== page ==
Paradoxical though it may seem, how you start your business is often dictated by the end game. Not all entrepreneurs are in the startup world for the same reasons. Some want freedom and the ability to control their own schedule. For others, the motivation is to create something transformative with technology. Some harbor dreams of becoming billionaires. Others consider their work a labor of love, knowing that by working for startups, they’ll make less money than they could have working in the corporate world.
These diverging motivations are important for founders to acknowledge and address from the beginning. Simple as it may sound, you need to pick your direction before you start your journey.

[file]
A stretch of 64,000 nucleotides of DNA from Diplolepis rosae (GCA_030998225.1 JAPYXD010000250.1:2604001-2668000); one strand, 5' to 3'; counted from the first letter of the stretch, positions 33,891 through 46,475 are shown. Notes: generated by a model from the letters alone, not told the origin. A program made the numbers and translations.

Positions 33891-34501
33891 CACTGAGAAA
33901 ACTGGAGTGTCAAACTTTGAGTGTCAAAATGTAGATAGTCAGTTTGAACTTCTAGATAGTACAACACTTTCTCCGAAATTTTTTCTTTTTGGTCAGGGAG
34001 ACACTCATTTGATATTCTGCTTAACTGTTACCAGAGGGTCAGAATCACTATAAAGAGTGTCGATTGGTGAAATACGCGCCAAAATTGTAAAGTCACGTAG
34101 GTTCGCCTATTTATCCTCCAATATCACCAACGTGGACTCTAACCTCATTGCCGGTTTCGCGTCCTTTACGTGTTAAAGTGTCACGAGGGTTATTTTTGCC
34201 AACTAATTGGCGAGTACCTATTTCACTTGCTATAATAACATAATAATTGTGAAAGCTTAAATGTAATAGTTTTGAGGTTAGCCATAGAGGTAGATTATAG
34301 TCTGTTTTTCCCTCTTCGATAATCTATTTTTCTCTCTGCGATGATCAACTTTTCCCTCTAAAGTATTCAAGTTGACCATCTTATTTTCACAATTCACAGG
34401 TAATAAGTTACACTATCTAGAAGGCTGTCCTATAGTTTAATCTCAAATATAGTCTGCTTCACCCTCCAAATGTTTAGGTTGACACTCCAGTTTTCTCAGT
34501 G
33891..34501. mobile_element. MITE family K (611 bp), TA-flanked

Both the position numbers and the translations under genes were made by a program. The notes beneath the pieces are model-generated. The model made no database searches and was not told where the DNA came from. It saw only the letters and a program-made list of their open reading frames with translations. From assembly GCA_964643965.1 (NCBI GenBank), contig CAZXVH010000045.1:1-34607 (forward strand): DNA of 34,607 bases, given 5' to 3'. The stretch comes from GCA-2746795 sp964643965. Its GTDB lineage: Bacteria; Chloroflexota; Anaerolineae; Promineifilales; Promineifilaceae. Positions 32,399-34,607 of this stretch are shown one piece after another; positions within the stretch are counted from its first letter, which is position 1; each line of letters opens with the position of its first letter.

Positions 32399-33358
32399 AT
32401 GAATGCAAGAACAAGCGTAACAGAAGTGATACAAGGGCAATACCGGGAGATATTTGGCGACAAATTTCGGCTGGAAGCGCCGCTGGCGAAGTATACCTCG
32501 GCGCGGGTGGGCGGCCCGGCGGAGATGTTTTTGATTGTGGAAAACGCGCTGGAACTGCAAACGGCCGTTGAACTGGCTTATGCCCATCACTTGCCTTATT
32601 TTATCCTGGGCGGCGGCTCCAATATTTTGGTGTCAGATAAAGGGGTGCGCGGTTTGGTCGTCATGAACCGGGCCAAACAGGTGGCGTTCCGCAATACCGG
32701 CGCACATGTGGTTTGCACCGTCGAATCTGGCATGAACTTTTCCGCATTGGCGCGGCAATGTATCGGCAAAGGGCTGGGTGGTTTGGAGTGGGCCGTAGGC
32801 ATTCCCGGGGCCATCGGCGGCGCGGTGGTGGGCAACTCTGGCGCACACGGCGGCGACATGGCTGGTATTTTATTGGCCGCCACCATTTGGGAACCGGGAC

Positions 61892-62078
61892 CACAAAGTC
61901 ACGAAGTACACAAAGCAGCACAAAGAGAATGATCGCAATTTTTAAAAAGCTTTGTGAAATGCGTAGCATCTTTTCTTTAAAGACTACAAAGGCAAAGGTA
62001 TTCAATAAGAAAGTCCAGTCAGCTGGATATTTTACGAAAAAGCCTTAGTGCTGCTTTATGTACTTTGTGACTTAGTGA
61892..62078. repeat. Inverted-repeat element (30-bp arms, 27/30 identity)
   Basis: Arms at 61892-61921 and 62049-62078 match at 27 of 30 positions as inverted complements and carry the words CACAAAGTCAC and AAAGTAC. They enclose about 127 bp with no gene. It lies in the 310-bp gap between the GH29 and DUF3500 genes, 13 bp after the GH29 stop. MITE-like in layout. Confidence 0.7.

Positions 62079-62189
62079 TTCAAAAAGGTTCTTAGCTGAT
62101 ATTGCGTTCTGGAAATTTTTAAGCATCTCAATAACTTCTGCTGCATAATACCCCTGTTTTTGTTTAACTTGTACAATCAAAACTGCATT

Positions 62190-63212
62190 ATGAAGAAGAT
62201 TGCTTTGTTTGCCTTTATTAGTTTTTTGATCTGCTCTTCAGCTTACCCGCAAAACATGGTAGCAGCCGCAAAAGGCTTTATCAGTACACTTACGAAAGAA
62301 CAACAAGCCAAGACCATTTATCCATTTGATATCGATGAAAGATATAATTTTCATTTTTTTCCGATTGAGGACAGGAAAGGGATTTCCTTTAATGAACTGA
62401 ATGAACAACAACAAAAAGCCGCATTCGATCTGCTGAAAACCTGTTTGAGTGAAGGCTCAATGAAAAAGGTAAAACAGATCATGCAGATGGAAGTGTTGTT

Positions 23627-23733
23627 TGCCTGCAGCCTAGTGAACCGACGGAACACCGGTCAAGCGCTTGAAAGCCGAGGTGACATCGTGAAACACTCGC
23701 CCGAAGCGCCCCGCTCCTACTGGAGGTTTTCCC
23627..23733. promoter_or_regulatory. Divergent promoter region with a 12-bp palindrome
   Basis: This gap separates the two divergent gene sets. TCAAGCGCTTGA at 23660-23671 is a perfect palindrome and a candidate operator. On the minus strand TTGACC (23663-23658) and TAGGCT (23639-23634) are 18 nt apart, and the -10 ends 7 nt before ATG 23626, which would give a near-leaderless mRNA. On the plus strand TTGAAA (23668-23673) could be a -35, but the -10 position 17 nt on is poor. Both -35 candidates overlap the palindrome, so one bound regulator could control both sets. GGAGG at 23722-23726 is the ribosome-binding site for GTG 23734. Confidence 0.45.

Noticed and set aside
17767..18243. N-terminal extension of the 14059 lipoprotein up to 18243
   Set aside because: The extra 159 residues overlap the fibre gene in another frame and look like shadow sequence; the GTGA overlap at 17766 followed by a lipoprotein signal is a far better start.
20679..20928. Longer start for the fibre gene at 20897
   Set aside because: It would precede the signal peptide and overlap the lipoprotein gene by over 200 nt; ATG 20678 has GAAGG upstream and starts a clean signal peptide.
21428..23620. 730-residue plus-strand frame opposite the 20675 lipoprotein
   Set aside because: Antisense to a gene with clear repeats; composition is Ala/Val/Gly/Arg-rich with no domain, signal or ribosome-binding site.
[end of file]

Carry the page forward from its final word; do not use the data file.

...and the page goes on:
It would be nice if working for startups enabled you to have complete freedom and make billions and make something transformative with technology, but that’s rarely the way things work. There’s a reason that Brad Feld has written books on the difficult work-life balance issues among founders who work for venture-backed startups. Many founders find themselves completely consumed by their startups, and the culture at many startups is the antithesis of “come and go as you please.”
Founders ought not to assume that by agreeing to join a “startup” together, everyone wants the same things. Figure out exactly what you want to get out of your startup and then take the appropriate steps to get there. The next few blog posts address three different ways startups choose to develop, and the consequences of choosing each of those paths, legal and otherwise.
Photo Cred: PSU